in lubricants. The characteristics determined ‘are those
30
not intended as limitations.to the invention.
such as varnish, lacquer, sludge and carbon deposit in
hibition, preignition prevention, octane requirement in- '
HYDROLYZED INTERMEDIATE
crease inhibition, rust prevention, corrosion inhibiton,
A hydrolyzed phosphorus sul?de-hydrocarbon reaction
etc.
product is prepared by reacting about 15.5 wt. percent
The compositions of the present invention were com
P285 with a butylene polymer having a molecular weight 35
paratively subjected to a detergency screening test which
of about 750-800 at a temperature of about 450° F. in
rates detergency by a determination of piston varnish
a nitrogen atmosphere. The reaction is continued for
about ?ve hours for product formation. The product
had a phosphorus content of about 4.3% and a sulfur
deposits.
The test was carried out in a current model
Chevrolet powerglide engine operating for one hour at 500
content of about 7.5%. The reaction product formed is 40 r.p.m. and no load and for 6 subsequent hours at 2500
r.p.m. and a load of 45 B.H.P. The oil temperature for
then hydrolyzed with steam at a temperature of about
the ?rst hour was 100° F., for the second and third hours
300° F. to about 400° .F. The hydrolyzed product was
was
165° F. and for the 4 remaining hours was 220° F.
diluted, for ease of handling, to about a 60% concentrate
The
water
temperature for the ?rst 3 hours was from 85
with a solvent extracted Mid-Continent 5W mineral oil
having a viscosity of about 38 S.S.U. at 210° F. The 45 to 95° F., and for the remaining 4 hours was 170 to 180°
F. Each 7 hours so constituted is regarded a cycle. For
resulting product ,was used as a starting material for the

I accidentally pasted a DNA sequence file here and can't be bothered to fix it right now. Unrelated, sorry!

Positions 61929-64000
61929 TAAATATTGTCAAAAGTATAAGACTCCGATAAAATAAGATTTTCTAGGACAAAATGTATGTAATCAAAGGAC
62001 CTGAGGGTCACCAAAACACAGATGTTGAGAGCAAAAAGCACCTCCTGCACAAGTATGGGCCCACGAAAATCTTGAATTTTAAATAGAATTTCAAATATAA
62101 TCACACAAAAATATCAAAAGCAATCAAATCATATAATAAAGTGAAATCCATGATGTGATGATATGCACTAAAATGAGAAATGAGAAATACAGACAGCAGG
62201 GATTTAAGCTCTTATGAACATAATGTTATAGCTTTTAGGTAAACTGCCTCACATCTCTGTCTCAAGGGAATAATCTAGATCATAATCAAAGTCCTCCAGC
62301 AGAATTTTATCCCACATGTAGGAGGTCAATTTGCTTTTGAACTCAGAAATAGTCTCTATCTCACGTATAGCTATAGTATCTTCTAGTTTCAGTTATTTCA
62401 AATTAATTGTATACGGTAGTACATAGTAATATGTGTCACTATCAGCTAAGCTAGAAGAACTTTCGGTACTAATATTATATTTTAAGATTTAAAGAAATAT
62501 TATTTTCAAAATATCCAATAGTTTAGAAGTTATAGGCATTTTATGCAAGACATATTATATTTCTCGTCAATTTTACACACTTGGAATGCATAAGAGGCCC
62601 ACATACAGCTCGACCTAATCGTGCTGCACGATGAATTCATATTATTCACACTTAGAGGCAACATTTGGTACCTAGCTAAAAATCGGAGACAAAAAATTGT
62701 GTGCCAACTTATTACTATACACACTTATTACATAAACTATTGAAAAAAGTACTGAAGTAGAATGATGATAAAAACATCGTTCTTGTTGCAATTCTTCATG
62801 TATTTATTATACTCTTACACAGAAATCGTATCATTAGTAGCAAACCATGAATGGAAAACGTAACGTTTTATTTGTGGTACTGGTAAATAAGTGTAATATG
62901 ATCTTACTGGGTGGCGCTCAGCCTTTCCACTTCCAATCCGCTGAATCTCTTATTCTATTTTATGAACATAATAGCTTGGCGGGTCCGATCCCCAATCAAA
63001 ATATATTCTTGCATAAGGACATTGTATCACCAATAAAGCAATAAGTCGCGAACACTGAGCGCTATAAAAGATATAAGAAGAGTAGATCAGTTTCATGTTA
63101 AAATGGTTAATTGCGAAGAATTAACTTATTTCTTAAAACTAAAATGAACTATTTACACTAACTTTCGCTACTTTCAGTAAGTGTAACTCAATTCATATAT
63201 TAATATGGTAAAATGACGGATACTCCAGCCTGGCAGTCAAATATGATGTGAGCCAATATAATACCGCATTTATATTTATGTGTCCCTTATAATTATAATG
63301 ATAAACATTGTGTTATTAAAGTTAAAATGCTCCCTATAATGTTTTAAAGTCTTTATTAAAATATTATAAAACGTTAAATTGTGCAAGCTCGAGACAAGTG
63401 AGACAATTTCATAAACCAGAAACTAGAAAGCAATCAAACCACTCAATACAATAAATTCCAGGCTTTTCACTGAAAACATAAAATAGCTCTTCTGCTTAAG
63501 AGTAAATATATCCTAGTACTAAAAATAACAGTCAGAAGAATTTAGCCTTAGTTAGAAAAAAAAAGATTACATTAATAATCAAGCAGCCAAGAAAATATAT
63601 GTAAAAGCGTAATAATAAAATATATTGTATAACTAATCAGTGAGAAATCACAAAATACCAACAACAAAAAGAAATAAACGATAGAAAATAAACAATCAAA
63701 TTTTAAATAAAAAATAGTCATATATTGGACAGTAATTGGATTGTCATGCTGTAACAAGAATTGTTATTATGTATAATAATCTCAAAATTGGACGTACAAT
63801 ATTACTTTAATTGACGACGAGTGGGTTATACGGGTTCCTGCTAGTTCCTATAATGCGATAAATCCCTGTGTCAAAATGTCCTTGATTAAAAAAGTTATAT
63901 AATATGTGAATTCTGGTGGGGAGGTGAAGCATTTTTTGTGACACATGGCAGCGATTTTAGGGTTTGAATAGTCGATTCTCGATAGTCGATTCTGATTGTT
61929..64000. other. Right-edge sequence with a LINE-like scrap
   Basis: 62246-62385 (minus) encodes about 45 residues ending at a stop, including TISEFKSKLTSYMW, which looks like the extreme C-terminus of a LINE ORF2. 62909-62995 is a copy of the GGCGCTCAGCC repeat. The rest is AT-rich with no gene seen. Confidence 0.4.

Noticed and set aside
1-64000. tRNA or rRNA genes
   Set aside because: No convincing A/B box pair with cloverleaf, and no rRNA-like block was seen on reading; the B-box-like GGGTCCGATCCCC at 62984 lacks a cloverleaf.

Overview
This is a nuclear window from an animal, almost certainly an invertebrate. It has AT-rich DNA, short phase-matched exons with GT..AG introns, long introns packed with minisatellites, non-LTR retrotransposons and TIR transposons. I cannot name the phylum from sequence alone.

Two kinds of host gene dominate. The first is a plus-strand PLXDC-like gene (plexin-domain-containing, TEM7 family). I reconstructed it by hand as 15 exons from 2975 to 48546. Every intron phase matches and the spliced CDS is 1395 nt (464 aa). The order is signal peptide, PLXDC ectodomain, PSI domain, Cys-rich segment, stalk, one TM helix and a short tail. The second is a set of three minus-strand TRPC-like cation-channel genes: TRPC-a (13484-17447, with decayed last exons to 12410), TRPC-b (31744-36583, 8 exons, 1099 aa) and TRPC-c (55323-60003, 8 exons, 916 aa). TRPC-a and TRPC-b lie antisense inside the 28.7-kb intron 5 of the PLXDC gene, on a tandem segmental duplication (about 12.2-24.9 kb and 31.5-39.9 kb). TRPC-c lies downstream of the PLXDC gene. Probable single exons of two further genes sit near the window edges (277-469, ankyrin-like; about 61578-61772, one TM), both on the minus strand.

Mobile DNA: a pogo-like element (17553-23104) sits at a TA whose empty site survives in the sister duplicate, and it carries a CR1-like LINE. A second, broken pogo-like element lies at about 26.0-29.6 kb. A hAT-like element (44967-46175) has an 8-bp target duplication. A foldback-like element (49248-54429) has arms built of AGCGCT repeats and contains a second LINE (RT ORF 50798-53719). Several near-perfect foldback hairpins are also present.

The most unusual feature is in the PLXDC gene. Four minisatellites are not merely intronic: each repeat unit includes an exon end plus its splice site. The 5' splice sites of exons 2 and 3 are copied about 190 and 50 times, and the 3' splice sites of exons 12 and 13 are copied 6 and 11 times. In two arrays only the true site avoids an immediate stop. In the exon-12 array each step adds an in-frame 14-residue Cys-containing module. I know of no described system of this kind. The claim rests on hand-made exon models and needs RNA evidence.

the detergency screening tests, 4 cycles were run with a
preparation of additives in subsequent examples.
4-hour rest between each cycle. At the end of the 4
Example 1
cycles, the pistons were examined for varnish and rated
In accordance with the present invention the hydro 50 on a scale whereby pistons free of varnish are rated 10
lyzed intermediate was solvent extracted with isopropanol
and water and reacted with one mole of ethylene diamine
per mole of hydrolyzed reaction product. The resulting
basic amine salt was treated with one mole of boric acid
dissolved in dioxane. The mixture was stirred at 60 to
80° C. for 1 hour and then warmed to 100 to 110° C.
Excess dioxane was distilled from the mixture and re
maining traces of dioxane were removed by blowing with
nitrogen. The product was an oil soluble clear composi
tion containing 1.79% phosphorus.
Example 2
and pistons having very heavy varnish are rated one.
The following samples were subjected to the above test
and the comparative results are indicated in Table I.
Sample A.—3.74 weight percent of the product of Ex
ample l in a phenol extracted Mid-Continent base stock
mineral oil having a viscosity of about 45 S.S.U. at
210° F. Sample A contained .067 wt. percent phos
phorus.
Sample B.—4.27 weight percent of the product of Ex
ample 2 in a phenol extracted Mid-Continent base
stock mineral oil having a viscosity of about 45 S.S.U.
at 210° F. Sample B contained .067 wt. percent phos
The hydrolyzed intermediate was solvent extracted with
phorus.
isopropanol and water and reacted with Duomeen T,
Sample C.—3.43 weight percent of the product of Ex
an amine marketed by Armour Chemical Division and 05
ample 3 and 0.75 weight percent of sulfurized di
consisting of a propylene diamine having a side chain
pentene in a phenol extracted Mid-Continent base
derived from tallow fatty acid and melting in the range
stock mineral oil having a viscosity of about 45 S.S.U.
of from 44° to 48° C. The resulting salt was treated
at 210° F. Sample C contained .067 wt. percent phos
phorus.
with one mole of boric acid dissolved in dioxane. The
mixture was stirred at 60 to 80° C. for one hour and
then warmed to 100-1l0° C. to drive o?f water. Excess
dioxane was distilled from the mixture and remaining
traces of dioxane were removed by blowing with nitro—
gen gas. The product was clear and oil soluble and con
tained 1.57% phosphorus.
Sample D.—3.73 weight percent of the product of Ex
ample 4 and 0.75 weight percent of sulfurized dipentene
in a phenol extracted Mid-Continent base stock mineral
oil having a viscosity of about 45 S.S.U. at 210° F.
Sample D contained .067 wt. percent phosphorus.
75 Example E.—3.9 weight percent of a barium containing
3,089,851
neutralized phosphorus pentasul?de butylene polymer
containing a polymethacrylate-type viscosity index im
(mol. wt. of about 750 to 800) reaction product 1 and
0.79 weight percent of sulfurized dipentene in a solvent